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Tottenham 'astonished' by 'blatantly wrong and distasteful' Marca claim

Mauricio Pochettino was happy to put Pep Guardiola's 'Harry Kane team' jibe behind him.

Tottenham Hotspur say they are "astonished" by an article in Marca, Spain's best-selling daily newspaper, claiming that the club is "hated" for its "Jewish origin."

The Madrid-based sports daily apologised after printing the claim on Monday as part of its coverage of Tottenham's visit to the Spanish capital to play Real Madrid in Tuesday's Champions League group game.

The article, bylined to Marca's senior reporter Enrique Ortega, claimed that Spurs were "hated" by rival fans, adding: "Their Jewish origin has made them into a club disliked by rival fans... but in their 135 years of existence they have always had style and great players."

A Spurs statement in response read: "We are astonished that a publication such as Marca, which presents itself as an alleged source of professional journalism, has seen fit to publish such an article which is blatantly wrong and wholly distasteful."

Marca later issued a statement as an apology, which read: "The article published today in Marca about the history of Tottenham, Real Madrid's next rival, aimed to give a general brushstroke of Spurs, a club with enormous tradition in British football and across all the continent 'always praised for its good footballing taste.'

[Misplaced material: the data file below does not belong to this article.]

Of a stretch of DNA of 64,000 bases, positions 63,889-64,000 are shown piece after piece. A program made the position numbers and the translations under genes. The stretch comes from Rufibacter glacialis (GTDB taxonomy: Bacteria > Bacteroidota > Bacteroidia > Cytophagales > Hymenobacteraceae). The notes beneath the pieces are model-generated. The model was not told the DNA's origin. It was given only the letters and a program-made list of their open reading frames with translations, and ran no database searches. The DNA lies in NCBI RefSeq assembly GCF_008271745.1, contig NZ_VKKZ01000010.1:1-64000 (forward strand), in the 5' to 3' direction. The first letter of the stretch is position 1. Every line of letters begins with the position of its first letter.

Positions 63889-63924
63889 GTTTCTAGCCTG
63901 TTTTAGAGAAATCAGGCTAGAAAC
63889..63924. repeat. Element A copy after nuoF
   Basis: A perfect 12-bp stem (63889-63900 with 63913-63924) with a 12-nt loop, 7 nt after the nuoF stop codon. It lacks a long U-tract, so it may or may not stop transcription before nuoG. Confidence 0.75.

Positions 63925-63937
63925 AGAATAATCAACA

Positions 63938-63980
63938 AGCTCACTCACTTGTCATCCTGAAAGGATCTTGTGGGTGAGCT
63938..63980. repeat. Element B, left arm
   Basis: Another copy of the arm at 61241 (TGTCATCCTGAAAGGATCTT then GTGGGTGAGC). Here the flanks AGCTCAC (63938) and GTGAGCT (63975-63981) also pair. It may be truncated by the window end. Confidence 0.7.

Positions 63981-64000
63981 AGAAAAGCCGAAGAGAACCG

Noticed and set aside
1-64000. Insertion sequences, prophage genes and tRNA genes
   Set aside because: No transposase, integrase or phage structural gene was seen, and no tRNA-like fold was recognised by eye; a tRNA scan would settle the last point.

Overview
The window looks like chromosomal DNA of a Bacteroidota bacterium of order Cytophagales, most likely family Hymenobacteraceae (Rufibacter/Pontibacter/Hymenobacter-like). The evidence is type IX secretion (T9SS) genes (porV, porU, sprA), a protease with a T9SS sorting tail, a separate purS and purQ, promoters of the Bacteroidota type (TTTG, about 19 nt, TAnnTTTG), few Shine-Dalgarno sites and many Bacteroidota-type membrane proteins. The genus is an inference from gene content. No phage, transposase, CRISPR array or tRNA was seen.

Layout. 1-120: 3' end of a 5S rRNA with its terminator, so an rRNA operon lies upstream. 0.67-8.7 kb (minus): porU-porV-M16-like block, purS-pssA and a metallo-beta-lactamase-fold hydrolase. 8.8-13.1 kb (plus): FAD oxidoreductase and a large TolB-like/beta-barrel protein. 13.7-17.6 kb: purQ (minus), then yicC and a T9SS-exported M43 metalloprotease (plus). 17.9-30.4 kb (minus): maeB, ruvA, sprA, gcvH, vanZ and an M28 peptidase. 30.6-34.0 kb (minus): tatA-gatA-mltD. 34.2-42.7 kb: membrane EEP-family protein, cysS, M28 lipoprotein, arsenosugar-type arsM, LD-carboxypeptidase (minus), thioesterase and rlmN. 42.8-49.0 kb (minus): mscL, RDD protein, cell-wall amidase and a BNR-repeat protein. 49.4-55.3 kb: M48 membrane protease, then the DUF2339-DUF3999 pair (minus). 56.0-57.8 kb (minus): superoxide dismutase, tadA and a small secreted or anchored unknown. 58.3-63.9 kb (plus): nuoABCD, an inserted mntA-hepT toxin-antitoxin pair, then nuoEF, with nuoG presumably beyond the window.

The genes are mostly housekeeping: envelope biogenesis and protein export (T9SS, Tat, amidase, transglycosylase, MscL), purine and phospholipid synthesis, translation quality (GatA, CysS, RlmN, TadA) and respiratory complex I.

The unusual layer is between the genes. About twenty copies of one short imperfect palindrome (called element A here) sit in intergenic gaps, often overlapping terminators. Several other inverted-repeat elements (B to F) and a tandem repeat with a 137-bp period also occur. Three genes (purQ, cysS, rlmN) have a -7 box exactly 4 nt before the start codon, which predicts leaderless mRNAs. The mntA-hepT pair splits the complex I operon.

"The fame of the team, their 'permanent selection during their 135 years of quality players,' their records, ambition to outdo themselves... all these ideas were within an article which, nonetheless, has generated controversy in England for a mistranslation of the word 'odiado,' which is used in the text.

A Tottenham Hotspur banner at the Champions League game against CSKA Moscow.
A Tottenham Hotspur banner at the Champions League game against CSKA Moscow.

"This 'hate' which Tottenham suffers is very focused on radical and racist groups who hide themselves within the fan-bases of, especially, Chelsea and West Ham. Obviously, these groups do not in any way represent the fans or English society.

"I regret the confusion which has been created in this respect. The intention was not to harm the image of Tottenham, a club we respect, value and admire -- without going any further one of their players was on our cover today -- and we would never want to act as a loudspeaker for these racist minorities, of which football has too many, and who use any pretext to spread their messages of hate, which we reject completely."

Despite having no Jewish origins, Tottenham have frequently been targeted with anti-Semitic chants and traditionally have a large Jewish following. Sections of the club's supporters refers to themselves as "Yids" -- a negative way of describing a person of the Jewish faith.

In 2013, the Football Association warned supporters of all clubs that chanting that term could result in arrest as part of an attempt to stamp out discriminatory language but some Spurs fans argue that they are taking ownership of a term that was previously used as an insult.

Chelsea recently asked their supporters to stopped singing an anti-semitic song about Tottenham in tribute to summer signing Alvaro Morata, which included the word "Yids", while West Ham have also had to remind their fans to refrain from anti-Semitic language in the past.

Dan is ESPN FC's Tottenham correspondent. Follow him on Twitter: @Dan_KP.

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